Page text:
Saturday, 22 May 2021

Diary: Welcome Back!

Everyone's making a big thing about the return of audiences, spectators, paying punters to concerts, matches, gigs and so on now that lockdown is finally easing. 

Personally, I've quite enjoyed hearing (and seeing) live music relayed via the internet or broadcast over the airwaves without the shuffling, coughing distraction of real people in the audience. I know, I know... they're needed, if only for their cash; they rarely bring cachĂ©. More often their behaviour ruins concerts with ill-timed sneezes and other outbursts, to say nothing of the competitive 'who can be first off the blocks' clapping, which means the applause shatters the magic silence at the end of the music when the performance casts its mystic spell. 

I know people want to show their appreciation. Orchestras have been doing it to each other (and to soloists) at the end of their behind-closed-doors live performances. Just not in the nanosecond of silence once the last note has been played. And I know people (sometimes) can't help coughing. But you never see (or hear) members of the orchestra (or choir) doing it, do you? Even when they've got several hundred bars rest in which to sit in silence (and sit still)... listening.

Because that's what they're doing. Listening. And it's not, on the whole, what the majority of audiences do. Of course, they hear the music. But they're flicking through their programmes or ferreting through their handbags, unwrapping sweets. And coughing. Personally, I'd make the whole bloody lot of them submit to a thorough medical before letting them through the door!

In other news, things just get odder and odder. We have a serial adulterer and liar at the ship of state's helm, a cabinet of (at best) curiosities and, at worst, inanities. And now we have an heir to throne thanking... tabloid newspapers?

Of course, the Bashir affair is a disgrace. Quite how the man was ever re-employed by the BBC is a mystery. And the cover-up and scapegoating of whistle-blowers is, rightly, being called a scandal. 

But... but... I'm at a loss to know what Alice-in-Wonderland rabbit-hole could possibly see the tabloids, which did nothing but hound Diana for years both before and after the Panorama interview, suddenly becoming the good guys in this sad, sad story.

What next? Dominic Cumming's coming back to tell us all he was the good guy all along?

Watch this space! That particular shit-show is on Wednesday. 

And talking of morals, my book on Moral Philosophy is free to download this coming week (Monday-Friday). So, if you know anyone doing, or thinking of doing, 'A' level RE, spread the word!


 

Saturday, 15 May 2021

Mental Health Awareness Week 2021

It's been Mental Health Awareness Week this week. We're all now more aware of mental health, this week and every week, and certainly more respectful than when I was a boy and the name of the local lunatic asylum (as it was officially known) was banded about as a playground taunt. And that's undoubtedly a good thing.

What many people may be less aware of is the link between physical and mental health. I suffer from chronic secondary pain, thanks to early-onset arthritis among other things. In what Susan Sontag describes as the dual citizenship of health and illness, some of us have seem to have been deported: put on a plane and flown to a land of permanent pain. No wonder depression is four times more common in people with persistent pain; no wonder studies show that ‘individuals with chronic pain are at least twice as likely to report suicidal behaviours or to complete suicide.’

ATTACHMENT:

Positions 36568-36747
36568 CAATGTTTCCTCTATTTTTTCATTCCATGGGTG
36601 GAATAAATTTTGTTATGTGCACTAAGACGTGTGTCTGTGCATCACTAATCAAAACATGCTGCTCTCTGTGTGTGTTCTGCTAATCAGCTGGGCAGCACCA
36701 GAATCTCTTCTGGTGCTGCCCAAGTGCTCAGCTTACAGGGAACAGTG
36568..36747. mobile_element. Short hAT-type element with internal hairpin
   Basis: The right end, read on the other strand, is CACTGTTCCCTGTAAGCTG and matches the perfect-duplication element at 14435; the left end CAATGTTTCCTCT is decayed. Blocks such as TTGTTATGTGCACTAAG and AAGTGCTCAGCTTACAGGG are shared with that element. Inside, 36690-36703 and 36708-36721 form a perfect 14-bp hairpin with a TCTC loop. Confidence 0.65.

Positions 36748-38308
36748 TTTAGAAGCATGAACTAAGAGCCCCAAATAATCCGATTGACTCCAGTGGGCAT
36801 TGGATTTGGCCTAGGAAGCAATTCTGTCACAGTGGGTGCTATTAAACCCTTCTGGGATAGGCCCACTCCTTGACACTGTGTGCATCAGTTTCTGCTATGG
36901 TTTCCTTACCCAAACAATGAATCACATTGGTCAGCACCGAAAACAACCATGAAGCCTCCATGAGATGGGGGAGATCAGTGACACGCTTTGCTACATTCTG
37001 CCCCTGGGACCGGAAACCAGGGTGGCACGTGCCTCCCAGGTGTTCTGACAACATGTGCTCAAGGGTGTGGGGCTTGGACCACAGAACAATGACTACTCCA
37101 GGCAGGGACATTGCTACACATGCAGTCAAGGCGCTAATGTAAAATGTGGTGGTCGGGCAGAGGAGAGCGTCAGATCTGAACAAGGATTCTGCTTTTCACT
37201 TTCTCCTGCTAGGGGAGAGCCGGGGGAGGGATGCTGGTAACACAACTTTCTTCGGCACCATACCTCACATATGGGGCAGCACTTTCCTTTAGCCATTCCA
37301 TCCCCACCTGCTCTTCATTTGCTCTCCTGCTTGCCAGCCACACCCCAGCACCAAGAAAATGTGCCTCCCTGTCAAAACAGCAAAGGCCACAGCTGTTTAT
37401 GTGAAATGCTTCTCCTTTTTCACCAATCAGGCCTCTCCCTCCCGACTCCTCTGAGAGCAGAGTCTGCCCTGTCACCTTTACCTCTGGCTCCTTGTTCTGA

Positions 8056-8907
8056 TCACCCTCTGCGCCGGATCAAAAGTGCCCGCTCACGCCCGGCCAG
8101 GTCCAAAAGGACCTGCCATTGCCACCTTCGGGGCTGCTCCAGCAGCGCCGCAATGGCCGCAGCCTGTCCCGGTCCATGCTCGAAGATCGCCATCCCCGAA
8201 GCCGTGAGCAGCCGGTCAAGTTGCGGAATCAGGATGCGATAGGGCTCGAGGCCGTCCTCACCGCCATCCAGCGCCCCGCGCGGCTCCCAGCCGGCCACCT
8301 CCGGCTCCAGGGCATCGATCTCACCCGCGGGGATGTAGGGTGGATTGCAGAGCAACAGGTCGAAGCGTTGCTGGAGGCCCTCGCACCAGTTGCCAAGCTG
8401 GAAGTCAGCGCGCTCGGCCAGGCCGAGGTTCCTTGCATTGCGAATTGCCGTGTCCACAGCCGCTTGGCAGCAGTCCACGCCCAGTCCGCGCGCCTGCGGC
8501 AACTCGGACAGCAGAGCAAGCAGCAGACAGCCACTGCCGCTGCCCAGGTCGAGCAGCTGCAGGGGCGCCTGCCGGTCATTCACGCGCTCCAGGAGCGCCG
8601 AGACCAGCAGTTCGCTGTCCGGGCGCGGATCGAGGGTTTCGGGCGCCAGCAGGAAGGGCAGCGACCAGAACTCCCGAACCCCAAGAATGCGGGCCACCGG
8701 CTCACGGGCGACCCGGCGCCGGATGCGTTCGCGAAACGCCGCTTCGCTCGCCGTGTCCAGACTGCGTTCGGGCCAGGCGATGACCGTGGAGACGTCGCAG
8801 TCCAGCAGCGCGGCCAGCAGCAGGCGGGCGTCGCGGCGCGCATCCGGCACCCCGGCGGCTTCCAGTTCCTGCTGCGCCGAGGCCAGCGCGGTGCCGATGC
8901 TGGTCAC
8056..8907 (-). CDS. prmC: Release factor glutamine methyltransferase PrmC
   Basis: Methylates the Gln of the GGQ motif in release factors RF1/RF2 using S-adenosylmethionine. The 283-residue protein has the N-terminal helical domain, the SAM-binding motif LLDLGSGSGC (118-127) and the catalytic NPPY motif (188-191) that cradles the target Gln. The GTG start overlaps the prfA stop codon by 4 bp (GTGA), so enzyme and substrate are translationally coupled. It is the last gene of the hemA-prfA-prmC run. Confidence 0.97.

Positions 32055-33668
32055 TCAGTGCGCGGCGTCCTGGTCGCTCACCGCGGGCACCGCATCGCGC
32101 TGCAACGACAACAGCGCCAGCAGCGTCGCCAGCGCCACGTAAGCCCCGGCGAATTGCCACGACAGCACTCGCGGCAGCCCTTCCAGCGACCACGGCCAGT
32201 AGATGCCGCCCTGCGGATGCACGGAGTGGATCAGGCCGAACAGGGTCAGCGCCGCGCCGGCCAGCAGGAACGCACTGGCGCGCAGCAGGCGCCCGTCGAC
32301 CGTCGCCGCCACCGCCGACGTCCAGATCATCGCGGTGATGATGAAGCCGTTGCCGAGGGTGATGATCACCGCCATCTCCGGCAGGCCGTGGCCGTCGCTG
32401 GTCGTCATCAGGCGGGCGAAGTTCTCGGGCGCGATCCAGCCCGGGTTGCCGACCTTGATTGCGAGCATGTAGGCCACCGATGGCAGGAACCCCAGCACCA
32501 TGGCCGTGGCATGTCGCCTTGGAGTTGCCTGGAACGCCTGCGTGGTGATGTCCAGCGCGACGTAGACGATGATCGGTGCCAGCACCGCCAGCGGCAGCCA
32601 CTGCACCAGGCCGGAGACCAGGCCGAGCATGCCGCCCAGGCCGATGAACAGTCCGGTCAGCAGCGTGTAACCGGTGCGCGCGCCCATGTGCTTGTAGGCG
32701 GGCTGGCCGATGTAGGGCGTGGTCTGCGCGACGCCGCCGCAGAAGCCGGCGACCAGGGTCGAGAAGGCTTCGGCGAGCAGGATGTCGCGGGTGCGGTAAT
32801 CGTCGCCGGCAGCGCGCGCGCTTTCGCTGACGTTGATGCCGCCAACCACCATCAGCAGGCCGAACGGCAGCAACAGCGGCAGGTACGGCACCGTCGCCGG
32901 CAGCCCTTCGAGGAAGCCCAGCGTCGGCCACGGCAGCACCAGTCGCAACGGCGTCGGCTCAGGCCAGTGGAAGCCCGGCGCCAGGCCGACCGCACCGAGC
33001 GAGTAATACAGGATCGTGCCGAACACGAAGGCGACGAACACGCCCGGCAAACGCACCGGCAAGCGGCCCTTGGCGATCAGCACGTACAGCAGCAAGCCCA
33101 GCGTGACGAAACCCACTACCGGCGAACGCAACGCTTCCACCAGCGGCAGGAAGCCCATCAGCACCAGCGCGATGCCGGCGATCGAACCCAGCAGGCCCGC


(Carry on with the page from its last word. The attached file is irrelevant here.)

No wonder. And yet our piecemeal medical treatment still fails to recognise the impact that one thing (like inflamed and painful joints) has on another (like mental health). Chronic pain patients are passed from one specialist to another like broken down machines on a (re)assembly line where no-one standing on the factory floor knows (or cares) what the finished (or, if you're lucky, repaired) product looks like. Or should look like. As long as they've done their "bit" then it's on to the next stage and on to fiddling with another patient.

When I was at university, studying philosophy, the problem of personal identity never seemed as if it would ever have a satisfactory solution. "If the brain (or spirit) of a cobbler were transplanted to the body of a Prince" ran the question, "who wakes up?" At the time, many people suspected that the cobbler would be the one coming round from the anaesthetic, so sure were we that the brain was the big be-all and end-all of our personalities. 

The problem is almost as old as philosophy itself, and the brain-body dichotomy comes down to medicine through the works of Descartes, by way (perhaps) of John Locke's socks. But scientifically we now seem to know much more that makes such blithe assumptions insecure. The notion of neurons (basically, brain cells) in our guts, for instance, which certainly gives a whole new meaning to the phrase "gut instinct"! 

Whatever we are, it seems certain that we're not now centred in one bodily area; we aren't (just) our minds - in fact, what our minds are (whatever that may be) may be inextricably linked to our bodies. We're a unity, a whole. And yet most medics still want to take us to pieces and deal with their "bit" of the problem of our ill-health. No wonder some of us don't ever get better!